• secularhumanizinevoluter April 3, 2014 at 4:46 am #

      “We cannot coexist with the same sovereign geography.”

      I look forward to your going away party. I’ll bring the chips.

  2. fangio April 2, 2014 at 11:39 pm #

    The country will be divided in perpetuity because conservatives wanted it that way and have worked towards that goal for twenty years, They have done everything in their power to take a country that worked and transform it into a high tech banana republic. Since the Democrats helped put Roberts and Alito on the court they have no one to blame but themselves. Ditto for Scalia and Thomas.

  3. newdealdem1 April 2, 2014 at 11:46 pm #

    Our democracy is practically on life-support. Judgements like this notorious and egregious one is anathema to what the founders envisioned for us as an on-going and (at the time) truly unique republic. Although slavery and constitutional rights reserved for white men only who owned property will forever taint that proclaimed exceptional mantra

    I find it hard pressed to believe that anyone who knows American history and never makes excuses or turns a blind eye to that “complex” history, would ever ignore the truth for xenophobic loyalty. But, even with all of these taints, our founders never envisioned our nation as an oligarchy but as a republic. The oligarchs had a win today which glommed on to the forced excretion known as Citizens United but it’s not over, yet.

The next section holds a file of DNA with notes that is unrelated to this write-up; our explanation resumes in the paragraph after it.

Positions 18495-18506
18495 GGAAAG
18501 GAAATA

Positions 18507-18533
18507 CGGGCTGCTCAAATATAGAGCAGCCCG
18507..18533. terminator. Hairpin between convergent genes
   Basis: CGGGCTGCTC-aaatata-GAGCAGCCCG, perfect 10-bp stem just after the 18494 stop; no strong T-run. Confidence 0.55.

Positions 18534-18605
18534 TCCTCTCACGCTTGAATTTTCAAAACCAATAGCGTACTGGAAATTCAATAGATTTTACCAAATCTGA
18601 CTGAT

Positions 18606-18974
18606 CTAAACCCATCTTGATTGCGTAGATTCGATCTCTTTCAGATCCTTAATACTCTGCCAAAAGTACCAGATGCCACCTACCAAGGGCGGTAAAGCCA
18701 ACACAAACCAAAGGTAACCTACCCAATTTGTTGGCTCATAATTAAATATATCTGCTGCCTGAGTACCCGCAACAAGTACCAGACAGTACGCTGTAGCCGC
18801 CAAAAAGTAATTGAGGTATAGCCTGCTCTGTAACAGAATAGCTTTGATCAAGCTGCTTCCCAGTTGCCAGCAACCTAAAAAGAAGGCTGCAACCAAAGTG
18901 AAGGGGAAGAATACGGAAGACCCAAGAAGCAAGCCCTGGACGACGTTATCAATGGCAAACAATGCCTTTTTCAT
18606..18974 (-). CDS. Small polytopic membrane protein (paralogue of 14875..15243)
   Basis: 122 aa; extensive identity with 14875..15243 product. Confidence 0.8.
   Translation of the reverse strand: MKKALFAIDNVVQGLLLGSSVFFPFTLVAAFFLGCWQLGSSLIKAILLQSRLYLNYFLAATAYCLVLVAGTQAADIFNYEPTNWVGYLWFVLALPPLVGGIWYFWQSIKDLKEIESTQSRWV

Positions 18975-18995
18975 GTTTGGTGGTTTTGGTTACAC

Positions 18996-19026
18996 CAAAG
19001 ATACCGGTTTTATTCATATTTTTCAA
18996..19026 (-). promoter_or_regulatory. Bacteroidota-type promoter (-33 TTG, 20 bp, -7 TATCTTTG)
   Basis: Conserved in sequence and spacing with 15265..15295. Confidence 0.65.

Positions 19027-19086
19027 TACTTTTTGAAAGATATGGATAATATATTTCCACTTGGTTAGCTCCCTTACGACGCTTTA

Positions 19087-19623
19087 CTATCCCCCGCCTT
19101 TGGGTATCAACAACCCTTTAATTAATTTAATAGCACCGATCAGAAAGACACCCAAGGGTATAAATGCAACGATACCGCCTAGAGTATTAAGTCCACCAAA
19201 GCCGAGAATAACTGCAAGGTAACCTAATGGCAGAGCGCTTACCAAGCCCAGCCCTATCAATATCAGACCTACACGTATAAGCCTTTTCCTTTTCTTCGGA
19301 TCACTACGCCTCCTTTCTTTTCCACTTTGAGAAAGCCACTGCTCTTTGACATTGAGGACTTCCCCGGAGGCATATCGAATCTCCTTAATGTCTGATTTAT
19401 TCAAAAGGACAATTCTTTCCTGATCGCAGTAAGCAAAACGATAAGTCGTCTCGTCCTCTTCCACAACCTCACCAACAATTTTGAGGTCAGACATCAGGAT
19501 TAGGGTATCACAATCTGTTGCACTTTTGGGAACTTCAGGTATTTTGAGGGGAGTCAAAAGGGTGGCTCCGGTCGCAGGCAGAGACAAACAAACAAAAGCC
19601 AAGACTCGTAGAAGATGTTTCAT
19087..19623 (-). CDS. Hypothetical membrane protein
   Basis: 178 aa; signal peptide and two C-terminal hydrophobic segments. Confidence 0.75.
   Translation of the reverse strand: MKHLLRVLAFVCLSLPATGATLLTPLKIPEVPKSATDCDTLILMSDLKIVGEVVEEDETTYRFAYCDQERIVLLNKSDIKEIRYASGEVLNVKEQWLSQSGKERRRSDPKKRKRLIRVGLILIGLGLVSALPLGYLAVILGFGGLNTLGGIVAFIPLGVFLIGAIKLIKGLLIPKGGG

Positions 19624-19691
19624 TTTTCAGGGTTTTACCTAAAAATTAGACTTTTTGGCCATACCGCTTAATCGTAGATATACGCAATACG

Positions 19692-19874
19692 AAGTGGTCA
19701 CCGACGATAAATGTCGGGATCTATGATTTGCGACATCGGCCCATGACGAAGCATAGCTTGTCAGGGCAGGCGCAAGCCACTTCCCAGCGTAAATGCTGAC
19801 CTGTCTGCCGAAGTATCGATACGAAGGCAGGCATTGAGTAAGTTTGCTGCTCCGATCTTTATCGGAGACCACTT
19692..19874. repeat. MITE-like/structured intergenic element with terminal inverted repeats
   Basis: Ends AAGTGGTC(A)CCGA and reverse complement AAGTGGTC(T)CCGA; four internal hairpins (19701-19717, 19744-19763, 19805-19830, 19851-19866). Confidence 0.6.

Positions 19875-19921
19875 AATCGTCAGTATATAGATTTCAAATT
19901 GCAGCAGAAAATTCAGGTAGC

This shameful & bow down/bend over to father oligarchs is as bad as any reprehensible decision that the Supreme Court handed “down” to the country as in Plessy v. Ferguson (the precursor to Rosa Parks) “upholding the constitutionality of state laws requiring racial segregation in public facilities under the doctrine of “separate but equal”. http://tinyurl.com/2pu5h

    And, so many more to choke on.

    We’ll have to have a Constitutional amendment to fix the damage done here.

    • Taylor Marsh April 3, 2014 at 12:10 am #

      Many people agree with the constitutional amendment point you raise. Given our politics today, it’s impossible.

      • newdealdem1 April 3, 2014 at 12:33 am #

        I know. And, since the ’70′s, it only gotten worse. I remember when we were oh so close to passing the ERA which (as you most certainly know) was supported by Democrats and many, many Republicans alike and led by then President Ford who was influenced by his terrific and one of the finest First Ladies to ever grace that role, Betty Ford (who must be doing elegant dancers-somersaults in her grave over those harmful and senseless comments made by Republican Mona Charen et al about feminism and women.) Oh, so close was the passage of the ERA (here is it’s history for those who need a bit of a refreshment about it’s fate: http://tinyurl.com/7tgjg).

  4. lynnette April 3, 2014 at 6:47 am #

    Elections have consequences – especially presidential ones. If there ever was a significant difference in presidencies, it manifests itself on the Supreme Court. This is depressing, but probably expected.

  5. Sandmann April 3, 2014 at 7:15 am #

    That’s the most dangerous truth to me: it is expected – the new norm. How much speech is in your wallet?

    • lynnette April 3, 2014 at 8:16 pm #

      Apparently, a lot – if your wallet is full. Seems like we’re going backward, not forward.